Man arrested at Univ of Kentucky Hospital with firearms, body armor and possible explosives

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CocoCincinnati

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#41
So you "suspect" he would his definition of the American "militia" in the 2nd Amendment as "the body of all citizens capable of military service, who would bring the sorts of lawful weapons that they possessed at home to militia duty" would include rare and unique weapons at that time possibly used by other professional military of other nations.

LOL....No. Words have meaning. He said what he said.
Do you have any proof that repeating muskets were not a "lawful weapon that could be possessed at home"? By all means share it.

Scalia's words do have meaning, they indicate that semi-automatic weapons and even weapons that can hold more than 10 rounds are covered under the 2nd amendment. He said what he said.
 

CowboyJD

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#42
Do you have any proof that repeating muskets were not a "lawful weapon that could be possessed at home"? By all means share it.

Scalia's words do have meaning, they indicate that semi-automatic weapons and even weapons that can hold more than 10 rounds are covered under the 2nd amendment. He said what he said.
Jeezuz.

You are making an argument that "the sorts of lawful weapons they possessed at home to militia duty" could have meant the types of guns that even you yourself admit were rare and unique and not possessed or used by the US military at the time.

Furthermore, if words have meaning....and you agree words have meaning....why did you feel compelled to change the words he actually said?

This is nonsense, and you know it's nonsense, and that's why you changed

"the body of all citizens capable of military service, who would bring the sorts of lawful weapons that they possessed at home to militia duty" to

"lawful weapon that could be possessed at home".

Those are not the same thing. They aren't even all that close.
 
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CowboyJD

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#43
For the record, I don't believe in assault weapon bans as effective policy.

Not because they are unconstitutional (we had one for 10 years and it was consistently upheld as constitutional)...they can easily be written in a manner meeting constitutional muster.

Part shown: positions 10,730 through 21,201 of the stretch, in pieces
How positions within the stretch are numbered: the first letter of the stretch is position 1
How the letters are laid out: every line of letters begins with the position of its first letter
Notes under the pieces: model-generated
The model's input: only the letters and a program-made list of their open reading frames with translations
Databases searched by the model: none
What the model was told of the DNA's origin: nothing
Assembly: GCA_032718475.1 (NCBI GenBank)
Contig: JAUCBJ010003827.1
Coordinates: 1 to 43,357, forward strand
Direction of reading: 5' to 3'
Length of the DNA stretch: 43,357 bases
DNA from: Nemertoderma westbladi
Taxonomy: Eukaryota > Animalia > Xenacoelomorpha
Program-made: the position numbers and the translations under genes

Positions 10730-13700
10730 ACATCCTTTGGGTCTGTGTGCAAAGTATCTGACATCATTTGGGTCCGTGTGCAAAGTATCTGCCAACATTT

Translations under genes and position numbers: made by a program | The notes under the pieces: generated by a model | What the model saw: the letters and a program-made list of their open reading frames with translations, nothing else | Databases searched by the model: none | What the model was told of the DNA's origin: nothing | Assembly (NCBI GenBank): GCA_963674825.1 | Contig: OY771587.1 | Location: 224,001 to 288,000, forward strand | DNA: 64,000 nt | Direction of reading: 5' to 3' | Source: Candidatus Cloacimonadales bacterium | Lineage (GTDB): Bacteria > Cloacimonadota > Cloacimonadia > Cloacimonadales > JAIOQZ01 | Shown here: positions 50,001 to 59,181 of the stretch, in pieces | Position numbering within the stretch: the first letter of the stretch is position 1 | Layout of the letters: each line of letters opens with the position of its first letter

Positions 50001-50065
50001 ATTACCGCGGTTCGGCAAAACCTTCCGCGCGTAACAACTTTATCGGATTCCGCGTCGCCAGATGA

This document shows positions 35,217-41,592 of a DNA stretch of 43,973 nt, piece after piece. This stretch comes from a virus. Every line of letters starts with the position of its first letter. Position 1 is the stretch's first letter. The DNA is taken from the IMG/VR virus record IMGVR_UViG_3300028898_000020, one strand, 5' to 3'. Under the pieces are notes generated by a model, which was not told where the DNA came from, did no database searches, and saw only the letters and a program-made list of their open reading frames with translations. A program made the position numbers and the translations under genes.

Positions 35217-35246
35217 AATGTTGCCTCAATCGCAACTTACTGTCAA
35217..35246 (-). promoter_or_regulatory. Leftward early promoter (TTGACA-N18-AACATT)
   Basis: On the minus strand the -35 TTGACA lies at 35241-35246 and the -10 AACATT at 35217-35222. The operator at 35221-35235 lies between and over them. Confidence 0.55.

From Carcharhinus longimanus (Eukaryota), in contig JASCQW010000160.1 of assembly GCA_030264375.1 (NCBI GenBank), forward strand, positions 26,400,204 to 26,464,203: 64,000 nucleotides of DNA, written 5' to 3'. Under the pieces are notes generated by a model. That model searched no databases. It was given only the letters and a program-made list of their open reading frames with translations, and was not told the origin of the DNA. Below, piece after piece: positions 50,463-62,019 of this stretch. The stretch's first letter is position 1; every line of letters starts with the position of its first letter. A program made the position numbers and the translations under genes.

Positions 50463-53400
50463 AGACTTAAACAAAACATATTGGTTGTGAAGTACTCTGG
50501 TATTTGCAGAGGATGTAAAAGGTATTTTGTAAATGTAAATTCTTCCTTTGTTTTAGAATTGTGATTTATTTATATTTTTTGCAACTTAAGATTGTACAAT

IMO, they're not good policy because they don't have an appreciable effect on violent crime....as shown by multiple studies following the Assault Weapons Ban of 1994.
 

CocoCincinnati

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#44
the body of all citizens capable of military service, who would bring the sorts of lawful weapons that they possessed at home to militia duty"
Tell me how this statement excludes repeating muskets. He didn't say common weapons or readily available weapons or widely accepted weapons. He said lawful weapons. You're arguing that words matter but somehow also arguing that they don't.

Repeating muskets were a thing before the founders were even born, they weren't some new novelty that showed up in circus side shows. The continental Congress ordered a hundred of them but the war broke out before they could be delivered (or because compensation couldn't be agreed upon, 2 different sources).
 

CowboyJD

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#46
Tell me how this statement excludes repeating muskets. He didn't say common weapons or readily available weapons or widely accepted weapons. He said lawful weapons. You're arguing that words matter but somehow also arguing that they don't.

Repeating muskets were a thing before the founders were even born, they weren't some new novelty that showed up in circus side shows. The continental Congress ordered a hundred of them but the war broke out before they could be delivered (or because compensation couldn't be agreed upon, 2 different sources).
It absolutely does indicate/say common weapons or readily available weapons or widely accepted weapons.

The type of legal weapons that they actually brought from their homes to militia duty....is the very definition of common weapons/readily available weapons/widely accepted weapons.

You want to ignore the entire rest of the statement and focus on whether individuals could have conceivably had a legal right to own those at the time? Fine...I'll quote you more Scalia where he explicitly says the 2nd Amendment right is specifically only applicable to common weapons/readily available weapons/widely accepted weapons at the time of the drafting.

"We also recognize another important limitation on the right to keep and carry arms. Miller said, as we have explained, that the sorts of weapons protected were those “in common use at the time.” 307 U. S., at 179. We think that limitation is fairly supported by the historical tradition of prohibiting the carrying of “dangerous and unusual weapons.”

We think that Miller’s “ordinary military equipment” language must be read in tandem with what comes after: “[O]rdinarily when called for [militia] service [able-bodied] men were expected to appear bearing arms supplied by themselves and of the kind in common use at the time.” 307 U. S., at 179. The traditional militia was formed from a pool of men bringing arms “in common use at the time” for lawful purposes like self-defense. “In the colonial and revolutionary war era, [small-arms] weapons used by militiamen and weapons used in defense of person and home were one and the same.” State v. Kessler, 289 Ore. 359, 368, 614 P. 2d 94, 98 (1980)

Heck he even comments and acknowledges that DC v. Heller would not serve to bar bans on M-16s and the like and explains why...